Saturday, May 29, 2010

The California Surf Project: Eric Soderquist and Chris Burkard

Chris Burkard and Eric Soderquist have created a beautiful tale of two friends living out a life-long dream and combining their talents to share excellent photography, art, video, and print of the entire journey. The friends set out with a grant from the Follow the Light Foundation- which was founded in memory of legendary surf photographer Larry Moore who tragically passed in 2005 from brain cancer (R.I.P.)- to start at the Oregon border and make their way to the Mexican border surfing, bumming, and collecting parking tickets on Soderquist's 1978 VW Bus. The 50 day trek hits breaks at everyone's favorite spots in CA including Humboldt, San Onofre, and my own back yard on the sharkey Sonoma coast. One of the best aspects of the book other than the epic photography of Burkard and the art and funny descriptions  from Soderquist is the lack of what my hard-core surfing, San Diego native roommate would call "Brolosophy." Soderquist's descriptions are a fun read and sound intelligent despite his often laid back approach. He doesn't get into some 5th grade take on eastern philosophy or tell you how they were one with the waves. It's just two big kids in the candy store of life on the left coast where magic remains eternal. Thanks guys.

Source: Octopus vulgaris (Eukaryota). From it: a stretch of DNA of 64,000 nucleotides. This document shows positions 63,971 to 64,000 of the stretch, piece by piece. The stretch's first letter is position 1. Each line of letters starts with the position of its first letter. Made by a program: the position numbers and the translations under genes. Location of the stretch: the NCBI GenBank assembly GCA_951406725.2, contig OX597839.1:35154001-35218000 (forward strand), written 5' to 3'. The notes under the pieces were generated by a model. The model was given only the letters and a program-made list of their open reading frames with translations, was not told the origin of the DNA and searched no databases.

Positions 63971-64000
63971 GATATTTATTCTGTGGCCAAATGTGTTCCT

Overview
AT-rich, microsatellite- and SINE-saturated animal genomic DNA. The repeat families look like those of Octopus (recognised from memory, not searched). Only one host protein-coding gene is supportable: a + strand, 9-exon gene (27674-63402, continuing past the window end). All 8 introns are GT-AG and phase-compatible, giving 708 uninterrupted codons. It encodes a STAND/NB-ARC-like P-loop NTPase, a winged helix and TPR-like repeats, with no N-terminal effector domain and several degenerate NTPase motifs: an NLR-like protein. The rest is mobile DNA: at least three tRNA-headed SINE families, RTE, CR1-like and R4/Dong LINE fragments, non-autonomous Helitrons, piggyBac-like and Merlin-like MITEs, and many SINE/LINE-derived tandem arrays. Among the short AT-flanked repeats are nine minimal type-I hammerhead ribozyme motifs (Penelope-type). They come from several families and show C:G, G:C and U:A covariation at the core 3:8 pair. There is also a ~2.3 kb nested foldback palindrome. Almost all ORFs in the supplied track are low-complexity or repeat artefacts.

Thursday, May 6, 2010

Anna Karenina: Leo Tolstoy

Hmmmmmm......Well. Have you read this? Will you ever read this? No. I'm going to go ahead and say probably not. Did I enjoy it? No. Did it remind me of the pain and torture that I felt as a kid being forced to read books for junior high and high school english when I tried to forge on despite being blind with bordom? Pretty much. Sure, Tolstoy writes with some lovely similes, metaphors, and analogies, which all in all adds up to some lovely style and prose, but this book could be about a thousand pages shorter. By the time she finally committed suicide I was just sitting there thinking, "Wow, there it was. The one thing that could have saved this book if it happened months ago." I would have killed her myself if I had to read her cry-baby garbage for another ten pages. I know Tolstoy was purposefully pointing the finger at hypocrites in Russian high society, but it reads like five seasons of "The Days of our Lives." The characters that I liked at the front end of this monster, Levin and Oblonsky, became so tiresome and annoying by the end that I could no longer bear them either. Can we revisit the same arguments again Mr. Tolstoy? I haven't heard them drag on about the state of the Russian class system or share-cropping quite enough. Maybe Anna can say the exact same thing for the 37th time? Part of this project is to try and read these masters, but this book makes me think that an attempt at War and Peace could be the end of me. I'm sure there are a million critics who would write me off as an idiot from now on if they somehow stumbled upon and read this, but I just have to be honest. This book drags like a dog's dirty butt across a freshly cleaned shag carpet and has less entertainment value then watching such an act. Keep reading.